Saturday, October 20, 2007
QT and the Women
I'm not sure how I feel about Death Proof, and that's probably a good thing. Severed from its conjoined twin Planet Terror (which I still haven't seen) for DVD after its initial release in theaters as a Grindhouse double-bill over Easter Weekend mysteriously failed to attract an audience, the movie as a stand-alone effort will undoubtedly prompt many viewers to throw in the towel early. The impulse is understandable. Annoying, upsetting and exhilarating in more or less equal measure, Death Proof is the first film in a long while that has left me feeling uncertain about my own reaction. For that ambivalence alone, I'm tempted to swing in Tarantino's favor.
Quentin Tarantino is viewed, often unflatteringly, as a manly man's director who makes manly movies about manly things. The guns, the suits, the tough-guy talk, the geek-boy enthusiasm for arcane trivia are all that a lot of people see and hear. As such he gets lumped in with what David Denby called the "leathery types" (Huston, Peckinpah, Altman) whom Pauline Kael admired so much, while simultaneously deemed second-tier to them artistically. Yet unlike the aforementioned roughnecks--whose films, with their unwavering machismo, have sometimes grated on my nerves--there is an unappreciated feminine streak that flows through Tarantino's work, of which Death Proof may be the apotheosis.
Tarantino's portrayal of women seemed virtually nonexistent in his debut, Reservoir Dogs, with all the speaking parts in the movie (and, Christ, do they talk) going to his all-male main cast. But from the famous opening scene--a lengthy discussion in a diner with digressions on Madonna, "The Night the Lights Went Out in Georgia," and the waitressing profession--it is clear that women are prominently on Tarantino's mind. More subtle is the complex relationship at the heart of the film between Mr. White (Harvey Keitel) and Mr. Orange (Tim Roth in a brilliantly ambiguous performance). When Orange gets shot as a result of the heist (and has there ever been another director who so encourages his male actors to scream?), White takes care of him with revealing details: holding Orange's hand, caressing his temples, running a comb through his hair. One could argue that Mr. White's concern is that of a friend or a father figure, but I see it depicted with a lovingly intimate femininity that subverts the genre.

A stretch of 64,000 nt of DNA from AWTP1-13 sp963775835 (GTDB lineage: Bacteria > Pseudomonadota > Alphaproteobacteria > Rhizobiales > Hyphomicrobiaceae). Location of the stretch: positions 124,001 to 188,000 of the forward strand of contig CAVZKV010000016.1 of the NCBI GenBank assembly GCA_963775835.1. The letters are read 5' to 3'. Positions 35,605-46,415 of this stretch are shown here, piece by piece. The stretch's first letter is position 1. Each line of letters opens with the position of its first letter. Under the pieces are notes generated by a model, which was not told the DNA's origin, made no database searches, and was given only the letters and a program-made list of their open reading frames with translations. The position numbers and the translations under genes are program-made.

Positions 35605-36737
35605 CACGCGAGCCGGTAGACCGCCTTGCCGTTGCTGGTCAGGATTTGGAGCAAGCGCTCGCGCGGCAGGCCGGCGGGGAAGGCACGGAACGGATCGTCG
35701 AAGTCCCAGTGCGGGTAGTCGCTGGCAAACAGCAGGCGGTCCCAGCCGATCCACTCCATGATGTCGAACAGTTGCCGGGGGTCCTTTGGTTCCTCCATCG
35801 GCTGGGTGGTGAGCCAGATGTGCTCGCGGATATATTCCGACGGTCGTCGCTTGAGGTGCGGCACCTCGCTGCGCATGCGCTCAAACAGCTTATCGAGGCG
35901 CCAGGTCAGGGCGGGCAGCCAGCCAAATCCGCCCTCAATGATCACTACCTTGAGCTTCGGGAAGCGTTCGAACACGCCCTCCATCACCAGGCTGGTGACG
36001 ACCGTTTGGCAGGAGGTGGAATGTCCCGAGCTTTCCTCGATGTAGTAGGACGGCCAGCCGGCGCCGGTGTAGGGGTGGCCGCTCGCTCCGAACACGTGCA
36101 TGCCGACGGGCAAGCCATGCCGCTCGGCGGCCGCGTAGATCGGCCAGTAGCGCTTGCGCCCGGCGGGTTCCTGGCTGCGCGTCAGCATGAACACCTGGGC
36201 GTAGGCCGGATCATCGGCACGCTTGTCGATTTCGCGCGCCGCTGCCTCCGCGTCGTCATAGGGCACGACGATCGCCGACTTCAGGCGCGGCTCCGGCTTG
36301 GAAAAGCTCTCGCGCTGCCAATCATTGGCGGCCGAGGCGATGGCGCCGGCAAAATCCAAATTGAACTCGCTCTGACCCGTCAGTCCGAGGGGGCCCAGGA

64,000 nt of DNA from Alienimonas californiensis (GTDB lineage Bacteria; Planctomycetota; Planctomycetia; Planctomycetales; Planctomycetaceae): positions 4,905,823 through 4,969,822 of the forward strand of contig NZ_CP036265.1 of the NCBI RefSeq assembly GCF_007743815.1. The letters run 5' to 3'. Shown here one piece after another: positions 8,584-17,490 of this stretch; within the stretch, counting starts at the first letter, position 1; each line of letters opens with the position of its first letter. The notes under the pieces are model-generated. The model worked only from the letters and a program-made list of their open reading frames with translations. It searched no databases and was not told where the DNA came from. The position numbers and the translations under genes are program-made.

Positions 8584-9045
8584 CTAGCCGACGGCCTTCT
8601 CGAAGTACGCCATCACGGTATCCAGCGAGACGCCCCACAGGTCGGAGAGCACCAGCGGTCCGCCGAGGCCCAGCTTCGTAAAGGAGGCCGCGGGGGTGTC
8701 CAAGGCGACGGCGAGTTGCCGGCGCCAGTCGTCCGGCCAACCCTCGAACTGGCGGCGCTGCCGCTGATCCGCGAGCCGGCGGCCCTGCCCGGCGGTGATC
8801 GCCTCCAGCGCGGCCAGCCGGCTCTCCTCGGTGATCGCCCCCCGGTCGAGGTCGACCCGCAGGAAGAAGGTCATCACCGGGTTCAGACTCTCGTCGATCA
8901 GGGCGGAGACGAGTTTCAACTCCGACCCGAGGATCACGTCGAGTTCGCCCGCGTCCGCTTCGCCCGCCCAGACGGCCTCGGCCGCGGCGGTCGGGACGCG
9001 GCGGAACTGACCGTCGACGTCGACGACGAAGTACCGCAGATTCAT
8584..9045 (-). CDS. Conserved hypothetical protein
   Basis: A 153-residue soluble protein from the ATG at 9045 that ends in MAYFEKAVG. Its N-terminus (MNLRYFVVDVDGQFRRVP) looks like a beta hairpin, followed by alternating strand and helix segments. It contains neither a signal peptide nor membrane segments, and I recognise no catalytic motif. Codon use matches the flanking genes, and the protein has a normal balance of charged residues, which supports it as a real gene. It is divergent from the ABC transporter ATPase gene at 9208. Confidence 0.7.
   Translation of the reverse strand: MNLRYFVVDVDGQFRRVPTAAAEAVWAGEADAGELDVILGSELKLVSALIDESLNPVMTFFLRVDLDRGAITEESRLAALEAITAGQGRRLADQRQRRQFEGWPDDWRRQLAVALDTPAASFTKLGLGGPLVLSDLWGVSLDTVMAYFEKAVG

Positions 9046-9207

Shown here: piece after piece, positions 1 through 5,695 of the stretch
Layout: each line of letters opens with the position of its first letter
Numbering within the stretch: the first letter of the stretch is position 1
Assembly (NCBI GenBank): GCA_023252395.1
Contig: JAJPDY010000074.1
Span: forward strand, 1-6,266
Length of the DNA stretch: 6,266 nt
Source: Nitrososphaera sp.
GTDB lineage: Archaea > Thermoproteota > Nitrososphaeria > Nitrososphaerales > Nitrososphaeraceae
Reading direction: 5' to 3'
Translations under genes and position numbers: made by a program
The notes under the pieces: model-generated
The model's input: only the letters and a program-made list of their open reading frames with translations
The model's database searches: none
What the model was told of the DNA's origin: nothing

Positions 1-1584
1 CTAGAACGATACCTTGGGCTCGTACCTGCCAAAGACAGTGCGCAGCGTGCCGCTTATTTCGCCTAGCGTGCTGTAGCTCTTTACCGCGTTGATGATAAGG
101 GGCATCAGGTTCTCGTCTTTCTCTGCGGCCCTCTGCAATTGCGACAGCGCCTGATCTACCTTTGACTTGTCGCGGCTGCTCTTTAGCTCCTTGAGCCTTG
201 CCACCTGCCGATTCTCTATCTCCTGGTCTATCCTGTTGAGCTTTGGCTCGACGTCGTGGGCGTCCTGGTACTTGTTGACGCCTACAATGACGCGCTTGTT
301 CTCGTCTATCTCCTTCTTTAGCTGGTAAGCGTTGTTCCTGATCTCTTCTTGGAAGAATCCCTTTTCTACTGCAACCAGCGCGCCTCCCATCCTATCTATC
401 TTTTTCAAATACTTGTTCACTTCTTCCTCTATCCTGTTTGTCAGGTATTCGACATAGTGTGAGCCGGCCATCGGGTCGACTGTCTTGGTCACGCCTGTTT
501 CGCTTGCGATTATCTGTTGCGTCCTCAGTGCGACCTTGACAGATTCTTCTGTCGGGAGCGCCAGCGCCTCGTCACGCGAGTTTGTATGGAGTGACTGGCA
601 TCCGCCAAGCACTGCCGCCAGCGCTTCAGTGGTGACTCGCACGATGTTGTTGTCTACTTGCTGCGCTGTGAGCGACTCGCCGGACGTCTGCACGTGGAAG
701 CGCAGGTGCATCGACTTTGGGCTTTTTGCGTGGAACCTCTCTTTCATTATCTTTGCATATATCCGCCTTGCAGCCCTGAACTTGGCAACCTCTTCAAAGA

Tarantino's passion for gossipy conversation carried over to Pulp Fiction ("When all you hens get your heads together," Uma Thurman's trophy wife informs John Travolta's hit man, "you're worse than a sewing circle.") Additionally, he created a handful of supporting female characters with distinctive personalities. Most of the attention was paid to Thurman's Mia Wallace, who effectively conveys a woman who seeks danger as a means of staving off boredom, and Amanda Plummer's Honey Bunny, who learns during a restaurant robbery that she's not cut out to be a killer. For me, it is the Portuguese actress Maria de Medeiros who, in her limited screen time, registers the most strongly. In her one major scene, played mostly in the shadows of a hotel room, she wakes up in bed to the arrival of her boxer boyfriend (Bruce Willis) who has just killed a man in the ring. Oblivious to this (and, one senses, all unpleasantries), she launches into a long, funny monologue about wishing she had a pot belly. ("You wish you had some pot?" Willis asks, hearing her incorrectly.) De Medeiros isn't directly involved in the action that follows, she's never in danger; and if this makes her a passive character it also indicates Tarantino's refusal to follow cliche and use her for cheap effect.